No Caption Provided
The wilderness often feels too inert.
The wilderness often feels too inert.

I’ve been trying to track the source of these issues of scale, and my hunch is that they’re all trickling down from the problem of the map’s size. It doesn’t take long to see all there is to see in The Long Dark--a few rudimentary structures, a lot of inert trees with branches you clip through, and a couple landmarks, like a dam and a lake. Climb a hill, or roam anywhere that looks like it’s off the critical path, and you’ll encounter a rock wall that tamps you back into your snowy coffin. Perhaps staying put is sometimes the savvy thing to do when you’re really stranded in the woods. But for a player, the feeling of being penned in chafes at a natural inclination to explore. The Long Dark intermittently seems to acknowledge this, with a beautiful nightscape over a frozen lake, or a pale, ice blue cast of light through windows of a long-abandoned building. Step indoors, and the wind howls at you from outside like it’s upset that it lost its prey.

There are wolves howling out there too, but that spine-tingling atmospheric touch goes right out the window once you actually see one. Wolves in The Long Dark don’t hunt, or sneak, or operate in packs. They just lazily patrol back and forth around points of interest--oblivious, like a stealth videogame guard with an asphyxiation fetish. But I’m not sure The Long Dark needs a live threat, when cold, hunger, and exhaustion feel tethered to you. At any given moment there’s some ailment occupying a corner of your screen, telling you you’re “freezing,” or “exhausted,” or “starving.” As cues go, they’re a bit on-the-nose, but when the wind picks up as you’re limping on a sprained ankle towards a distant shelter, you start to feel something of its bite, all the same.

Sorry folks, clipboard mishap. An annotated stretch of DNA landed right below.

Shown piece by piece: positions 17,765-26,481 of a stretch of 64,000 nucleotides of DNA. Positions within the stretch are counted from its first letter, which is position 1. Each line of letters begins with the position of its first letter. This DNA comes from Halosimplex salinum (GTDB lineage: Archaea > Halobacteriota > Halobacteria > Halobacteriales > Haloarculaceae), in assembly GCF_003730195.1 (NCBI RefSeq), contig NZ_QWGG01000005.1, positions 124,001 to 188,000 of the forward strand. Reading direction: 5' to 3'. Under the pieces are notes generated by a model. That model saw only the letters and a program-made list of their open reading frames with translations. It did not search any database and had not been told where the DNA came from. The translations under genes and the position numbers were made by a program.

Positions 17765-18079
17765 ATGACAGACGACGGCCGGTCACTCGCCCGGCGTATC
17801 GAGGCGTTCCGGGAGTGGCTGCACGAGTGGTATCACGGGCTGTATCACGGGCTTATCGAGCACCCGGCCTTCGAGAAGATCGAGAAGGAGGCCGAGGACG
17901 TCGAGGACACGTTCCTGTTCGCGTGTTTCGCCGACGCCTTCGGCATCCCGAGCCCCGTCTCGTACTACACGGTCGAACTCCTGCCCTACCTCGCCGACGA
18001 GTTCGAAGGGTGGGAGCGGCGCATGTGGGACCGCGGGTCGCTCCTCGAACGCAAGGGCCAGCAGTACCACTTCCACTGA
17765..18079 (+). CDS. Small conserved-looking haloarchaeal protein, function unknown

One of them got me in the end, anyway, when I decided to see what would happen if I tried to take a nap outdoors in a snowstorm. I simply didn’t care anymore. I don’t expect my motivations to align with my character’s--not explicitly, at least. He’s angling for another day of life. I’m in it for an interesting experience, and maybe a bit of pathos. But there’s the rub: we each need something to help us sustain the effort, and I’m tired of scrounging for his fifth helping of canned peaches.

What's There?

A free-roaming sandbox mode, wherein the objective is simply to survive as long as you can in the single available map.

What's To Come?

A story mode, more sandbox content, and at least one more map, alongside the expected patches to improve various aspects of the experience.

What Does it Cost?

$19.99, available via Steam.

When Will it Be Finished?

Winter as currently forecasted, depending on feedback.

What's the Verdict?

The Long Dark sometimes evokes the desperation of wilderness survival, but in its present state it feels light on reasons to brave the cold.

$50.00 on Amazon
$59.99 on Walmart